The following is an excerpt from my piece “Too Much is Never Enough” on Lady Clever:
Four years ago, a friend of mine was going through relationship troubles with her then-boyfriend. Struggling with the idea of letting go of a person she loved very much, she, like many models tend to do, sought the advice of another half-naked coworker, an older Brazilian girl with whom she had often been trapped in a closet with for long stretches of time, alternating between trying on clothes for strangers and talking about life. Before the break-up that inevitably came, the Brazilian, in her deep, sexy Portuguese accent told my friend, “Girl, do not worry. You have too much sand for his sand truck.”
By the grace of the travel gods I have been upgraded to business class and am currently sitting next to a successful art director wearing very expensive sneakers and a pair of well-cut jeans. We bonded when he handed me, without even saying a word, a copy of Interview Magazine. Soon after our dinner accompanied by actual silverware was delivered, we became good chums, toasting the good life with plastic wine glasses filled with cheap Chardonnay. This is the type of stuff that occurs in the forward of an aircraft, unlike what routinely happens to me in coach, which is to be harassed by oafs for pieces of gum and starved out for about six hours. Apparently, getting upgraded isn’t just about the cookies; it’s about the company.
The following is an excerpt from my recent piece “Focussed on Things That Matter,” as seen on Lady Clever:
“Hey, Jenny. It’s ____________. Your friends gave me your phone number after you left. Give me a call or text me whenever. I’d like to buy you a drink.”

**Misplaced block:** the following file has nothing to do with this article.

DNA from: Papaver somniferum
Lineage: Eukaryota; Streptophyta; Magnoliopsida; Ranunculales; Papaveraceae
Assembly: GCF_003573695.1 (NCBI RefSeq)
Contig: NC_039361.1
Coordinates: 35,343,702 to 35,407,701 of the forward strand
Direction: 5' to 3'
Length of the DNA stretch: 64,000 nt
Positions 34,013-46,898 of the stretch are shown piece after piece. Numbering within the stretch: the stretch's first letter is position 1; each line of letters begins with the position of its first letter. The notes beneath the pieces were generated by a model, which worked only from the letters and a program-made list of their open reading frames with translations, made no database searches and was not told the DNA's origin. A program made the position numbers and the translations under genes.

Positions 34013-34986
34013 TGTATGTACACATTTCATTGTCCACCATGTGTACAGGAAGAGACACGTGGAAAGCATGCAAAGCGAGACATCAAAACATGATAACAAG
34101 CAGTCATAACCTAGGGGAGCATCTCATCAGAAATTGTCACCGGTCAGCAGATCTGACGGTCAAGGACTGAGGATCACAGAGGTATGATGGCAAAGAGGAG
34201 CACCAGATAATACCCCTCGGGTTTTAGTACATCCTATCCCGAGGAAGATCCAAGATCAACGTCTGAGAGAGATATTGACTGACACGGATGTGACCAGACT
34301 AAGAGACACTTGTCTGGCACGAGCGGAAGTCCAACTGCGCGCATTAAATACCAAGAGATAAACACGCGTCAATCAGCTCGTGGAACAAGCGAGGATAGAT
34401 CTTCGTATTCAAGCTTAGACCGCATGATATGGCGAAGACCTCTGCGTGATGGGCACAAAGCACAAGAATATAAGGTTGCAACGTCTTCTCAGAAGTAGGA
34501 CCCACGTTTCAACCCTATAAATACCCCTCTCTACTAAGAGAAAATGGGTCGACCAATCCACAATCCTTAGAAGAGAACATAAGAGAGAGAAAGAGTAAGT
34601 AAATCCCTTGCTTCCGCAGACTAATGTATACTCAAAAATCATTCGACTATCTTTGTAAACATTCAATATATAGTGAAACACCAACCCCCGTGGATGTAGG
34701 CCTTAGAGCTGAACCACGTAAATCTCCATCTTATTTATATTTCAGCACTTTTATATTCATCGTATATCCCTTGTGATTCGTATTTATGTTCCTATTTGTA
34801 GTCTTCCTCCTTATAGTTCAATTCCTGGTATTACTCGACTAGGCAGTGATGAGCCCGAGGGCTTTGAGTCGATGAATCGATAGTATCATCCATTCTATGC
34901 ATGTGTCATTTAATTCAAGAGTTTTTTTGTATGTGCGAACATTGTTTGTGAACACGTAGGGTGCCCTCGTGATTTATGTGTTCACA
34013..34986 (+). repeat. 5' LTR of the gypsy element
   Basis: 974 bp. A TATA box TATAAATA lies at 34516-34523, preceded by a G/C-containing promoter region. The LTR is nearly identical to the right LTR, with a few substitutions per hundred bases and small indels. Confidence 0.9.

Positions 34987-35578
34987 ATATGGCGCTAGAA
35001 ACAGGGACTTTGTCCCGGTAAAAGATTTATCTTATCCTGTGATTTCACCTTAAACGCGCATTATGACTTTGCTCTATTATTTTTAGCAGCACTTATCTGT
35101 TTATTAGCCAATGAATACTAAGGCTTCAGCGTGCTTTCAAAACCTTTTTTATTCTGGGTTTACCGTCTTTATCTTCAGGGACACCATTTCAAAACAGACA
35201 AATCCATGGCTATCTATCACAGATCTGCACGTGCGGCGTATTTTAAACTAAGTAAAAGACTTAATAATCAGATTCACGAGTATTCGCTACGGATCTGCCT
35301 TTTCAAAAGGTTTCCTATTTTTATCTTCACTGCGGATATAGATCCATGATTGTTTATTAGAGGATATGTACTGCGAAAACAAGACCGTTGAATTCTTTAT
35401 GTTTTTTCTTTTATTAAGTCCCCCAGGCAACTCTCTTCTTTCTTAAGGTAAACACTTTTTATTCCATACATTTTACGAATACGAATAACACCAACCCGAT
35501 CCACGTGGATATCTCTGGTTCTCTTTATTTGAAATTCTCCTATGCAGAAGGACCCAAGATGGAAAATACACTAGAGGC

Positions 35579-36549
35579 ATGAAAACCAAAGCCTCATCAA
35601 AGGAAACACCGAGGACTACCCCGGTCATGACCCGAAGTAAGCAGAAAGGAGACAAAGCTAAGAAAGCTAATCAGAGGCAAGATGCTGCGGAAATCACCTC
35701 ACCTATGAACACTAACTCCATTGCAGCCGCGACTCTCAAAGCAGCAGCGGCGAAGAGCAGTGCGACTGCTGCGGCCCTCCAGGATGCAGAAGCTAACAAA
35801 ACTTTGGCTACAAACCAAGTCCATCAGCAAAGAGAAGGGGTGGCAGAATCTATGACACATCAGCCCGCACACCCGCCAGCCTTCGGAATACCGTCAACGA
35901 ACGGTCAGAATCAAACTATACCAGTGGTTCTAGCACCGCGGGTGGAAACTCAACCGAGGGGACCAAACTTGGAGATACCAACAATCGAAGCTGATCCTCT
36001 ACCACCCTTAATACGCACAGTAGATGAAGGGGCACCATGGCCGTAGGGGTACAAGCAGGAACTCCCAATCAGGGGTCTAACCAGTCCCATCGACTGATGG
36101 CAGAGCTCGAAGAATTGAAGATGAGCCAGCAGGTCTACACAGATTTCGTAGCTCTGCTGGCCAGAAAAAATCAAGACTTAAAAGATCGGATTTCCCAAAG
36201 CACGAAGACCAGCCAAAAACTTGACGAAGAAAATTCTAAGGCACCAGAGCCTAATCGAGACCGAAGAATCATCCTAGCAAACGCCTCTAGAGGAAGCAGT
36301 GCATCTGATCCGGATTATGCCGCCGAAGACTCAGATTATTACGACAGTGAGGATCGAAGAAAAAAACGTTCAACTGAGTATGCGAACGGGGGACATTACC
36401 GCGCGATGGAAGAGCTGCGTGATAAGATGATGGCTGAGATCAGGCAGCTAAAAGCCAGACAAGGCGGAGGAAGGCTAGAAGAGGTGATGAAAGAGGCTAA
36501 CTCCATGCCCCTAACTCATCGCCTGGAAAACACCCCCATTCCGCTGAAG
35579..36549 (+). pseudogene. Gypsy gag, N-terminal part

After being single for practically four years, you would think a text message like this would leave a girl swooning, but not here, not in New York. The phrase “give me a call” immediately sends my stomach falling through the floor, my senses overcome with a combination of paralysis and nausea. Give me a call… This isn’t the charmed opening for a lifelong relationship; it is the death knell for my own sanity, a Venus flytrap I have finally begun to see for what it is. Fool me once, shame on you. Fool me 43 times, shame on me. Like an old basketball player fearing broken bones, I have taken myself out of the game.
The following is an excerpt from my recent piece “No Puffy Coats in Paris… absolutment pas” for the Man Repeller’s contest on Medium. Click through to read the rest (and don’t forget to recommend it to Medium!)
In an old notebook somewhere there are crude sketches of the outfits I would wear. A vintage red skirt I had shortened back in LA, a lace Phi top I bought at a sample sale, one pair of black boots to wear over and over and over again. I wanted to make sure I got it right, that I could impress this person who had been featured on The Sartorialist, this man who traveled the world buying beautiful clothes, surrounded by beautiful women. I wanted him to be able to look at me and think, “That’s my girl. That’s my girl right there.” I had to get it right.